We are so used to Jesus calling God his Father, that often we consider God as solely paternal. However, if we remember in Genesis, male and female are both made in the image of God, God can be Mother and Father to us all. On Saturday I was searching for a particular passage that I thought was in the Old Testament, and realised I was conflating 2 memories of bible passages. I had this image of God as a mother hen, sheltering her brood under her wings. After much searching, as I was convinced it was in the Psalms, I found it in Matthew and Luke (Matthew 23:37 and Luke 13:34 if you want to look it up later). The context of those readings doesn’t fit too well with mothering Sunday, but the image of God as a Mother Hen remains. “How often have I desired to gather your children together as a hen gathers her brood under her wings, and you were not willing!” During the search for this passage, I found at least 10 instances in the OT of God being imagined as a mother. I will upload a link to the list in my blog later. (https://www.womensordination.org/resources-old/female-images-of-god-in-the-bible/)
The one I want us to concentrate on this morning is from Hosea, it’s the first of 2 such images in Hosea. God says: “Yet it was I who taught Ephraim to walk, I who took them up in my arms; but they did not know that I healed them. I led them with cords of human kindness, with bands of love. I was to them like those who lift infants to their cheeks. I bent down to them and fed them.”
It has been wonderful to see our eldest daughter become a mother, and watch her teaching first Eric and then Flynn to walk. Flynn has now learnt to ask to be kissed if something hurts. He also makes us all smile when he asks for “boob”, but perhaps I shouldn’t mention that in a sermon!
Today I have challenged you to think of God as our Mother and Father, and I hope you can see that this is well referenced in our bibles.
Now, I’m not for one moment suggesting that God or the church can replace your mother, or father, but let’s consider the attributes I mentioned earlier.
Does the Church, like a Mother, birth us, love us (even when we’ve been bad), care for us, discipline us, provide for us, teach us, sustain us, cook for us, be our nurse, and our taxi driver? Remember, when we talk about the word “church”, I’m not meaning the building, but us God’s people. Ecclesia – the Greek word rendered into Church in our bibles literally translated means a “called out company” or “assembly”.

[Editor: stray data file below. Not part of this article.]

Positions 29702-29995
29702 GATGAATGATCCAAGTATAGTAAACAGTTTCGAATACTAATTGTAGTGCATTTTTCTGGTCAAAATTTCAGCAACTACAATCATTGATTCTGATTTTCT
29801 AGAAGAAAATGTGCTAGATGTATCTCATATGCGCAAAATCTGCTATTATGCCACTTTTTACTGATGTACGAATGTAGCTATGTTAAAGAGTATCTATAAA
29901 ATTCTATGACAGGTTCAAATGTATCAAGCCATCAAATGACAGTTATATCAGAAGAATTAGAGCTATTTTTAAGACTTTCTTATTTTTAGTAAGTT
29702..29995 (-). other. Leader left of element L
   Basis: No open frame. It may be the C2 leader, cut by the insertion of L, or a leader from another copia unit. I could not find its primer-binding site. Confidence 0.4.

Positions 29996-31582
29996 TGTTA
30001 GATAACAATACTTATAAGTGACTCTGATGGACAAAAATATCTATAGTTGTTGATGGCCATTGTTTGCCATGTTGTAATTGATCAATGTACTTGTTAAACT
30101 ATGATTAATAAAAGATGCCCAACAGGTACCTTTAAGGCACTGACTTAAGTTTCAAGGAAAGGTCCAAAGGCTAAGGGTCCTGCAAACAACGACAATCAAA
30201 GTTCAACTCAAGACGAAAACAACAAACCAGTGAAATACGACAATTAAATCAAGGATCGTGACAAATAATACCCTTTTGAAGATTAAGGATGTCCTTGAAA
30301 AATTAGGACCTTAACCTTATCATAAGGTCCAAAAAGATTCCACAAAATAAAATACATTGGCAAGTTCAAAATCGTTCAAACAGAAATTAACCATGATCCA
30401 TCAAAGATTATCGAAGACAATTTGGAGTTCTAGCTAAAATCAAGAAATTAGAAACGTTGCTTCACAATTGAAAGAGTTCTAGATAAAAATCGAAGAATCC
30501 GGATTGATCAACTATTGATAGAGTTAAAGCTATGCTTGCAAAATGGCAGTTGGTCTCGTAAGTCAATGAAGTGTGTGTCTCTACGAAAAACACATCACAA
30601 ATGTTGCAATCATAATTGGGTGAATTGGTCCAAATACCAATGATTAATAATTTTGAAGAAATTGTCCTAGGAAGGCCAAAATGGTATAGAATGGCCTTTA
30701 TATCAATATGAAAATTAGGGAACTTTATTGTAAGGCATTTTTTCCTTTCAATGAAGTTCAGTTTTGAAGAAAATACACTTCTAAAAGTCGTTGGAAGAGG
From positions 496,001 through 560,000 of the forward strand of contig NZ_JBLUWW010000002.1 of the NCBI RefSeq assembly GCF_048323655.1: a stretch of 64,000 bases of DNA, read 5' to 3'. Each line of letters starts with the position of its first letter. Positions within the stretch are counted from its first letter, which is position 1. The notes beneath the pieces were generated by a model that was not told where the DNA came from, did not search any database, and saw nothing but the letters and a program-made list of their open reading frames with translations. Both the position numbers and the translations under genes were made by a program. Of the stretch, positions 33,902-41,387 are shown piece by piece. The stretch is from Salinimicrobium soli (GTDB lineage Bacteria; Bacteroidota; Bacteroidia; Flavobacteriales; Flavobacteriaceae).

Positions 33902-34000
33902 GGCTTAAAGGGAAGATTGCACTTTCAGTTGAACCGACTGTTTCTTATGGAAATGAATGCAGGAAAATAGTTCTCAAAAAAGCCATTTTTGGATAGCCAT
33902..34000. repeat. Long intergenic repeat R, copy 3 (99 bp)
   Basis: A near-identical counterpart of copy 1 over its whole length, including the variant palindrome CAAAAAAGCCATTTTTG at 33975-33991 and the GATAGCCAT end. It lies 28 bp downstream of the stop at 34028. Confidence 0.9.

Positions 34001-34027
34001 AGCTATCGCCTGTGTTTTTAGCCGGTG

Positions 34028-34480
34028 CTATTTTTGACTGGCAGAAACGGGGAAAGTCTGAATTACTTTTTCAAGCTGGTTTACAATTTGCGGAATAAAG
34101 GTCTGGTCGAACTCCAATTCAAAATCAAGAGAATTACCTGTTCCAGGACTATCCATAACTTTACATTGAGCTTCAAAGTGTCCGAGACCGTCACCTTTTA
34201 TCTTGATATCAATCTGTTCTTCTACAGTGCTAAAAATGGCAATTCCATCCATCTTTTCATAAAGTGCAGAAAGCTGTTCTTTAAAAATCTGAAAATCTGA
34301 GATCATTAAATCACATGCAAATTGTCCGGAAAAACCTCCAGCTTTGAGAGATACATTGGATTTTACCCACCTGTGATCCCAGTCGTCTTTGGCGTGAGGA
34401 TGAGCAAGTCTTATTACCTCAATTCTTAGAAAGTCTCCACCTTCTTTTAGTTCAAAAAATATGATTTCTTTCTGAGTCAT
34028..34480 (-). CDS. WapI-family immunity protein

Certainly it was the church that birthed me as a new Christian, a number of differing churches teaching me, even taking me on a bus to the Billy Graham, Mission England rally in Bristol, all those years ago. The people of the church love us, yes, even when we’ve been bad – they’ve learned from Jesus to forgive! The church has taught me a lot, I can reflect back in that I know the things I learned as a young local preacher, helped me to be confident in speaking to large groups of people in my engineering job, and being able to train customers to use our machines. (Skills from my engineering job now help me in my vocation). Does the church discipline us? I hope so, I know I’ve been told off by church folk quite often, even this week! Provide for us – for certain the church provides a stipend and a house for us, donations and time to many charities and good causes and food banks. Teach us? Sunday Schools, Sermons, House groups – all sorts of short courses, and even a BA (Honours) Degree for me. Sustain us – yes, and this is one the easiest things we can continue during this isolation period – by pastorally caring for each other, by phone, by delivering items. Cook for us – lunch clubs and tea services. Be our nurse – first aid kits, counselling and now, caring for each other over the phone. Our taxi driver? – lift sharing, taking people to church – Sunday school outings! I could go on and on and on listing all the church does as a mother to us all.
An important thing for us to think about at this time, is that the church is not closed, its our buildings that are closed. We the church are still open for business. Lets keep on mothering.
As a church we have been so much, now we face an uncertain time, a huge change in our circumstances, and it is a challenge we all face together. So what I want us all to reflect on this week is how we “be” church, how we remain “open” in this time of isolation and social distancing. What can each of us do, what can your ministers do for you?
If you are not rushing off anywhere at the end of the service today, I’m going to put you into break out rooms with a few others, take a moment to get a cup of coffee or tea, come back and chat to each other, and reflect on this challenge, and can I ask that one person in each break out room sends me a message in some format or another with some ideas of how we face this challenge, or how helpful or not the things we have been doing so far.
Don’t forget the time of candle lighting and prayer tonight at 7pm, and let’s remember during this time to Keep Safe, Keep Caring and Keep praying.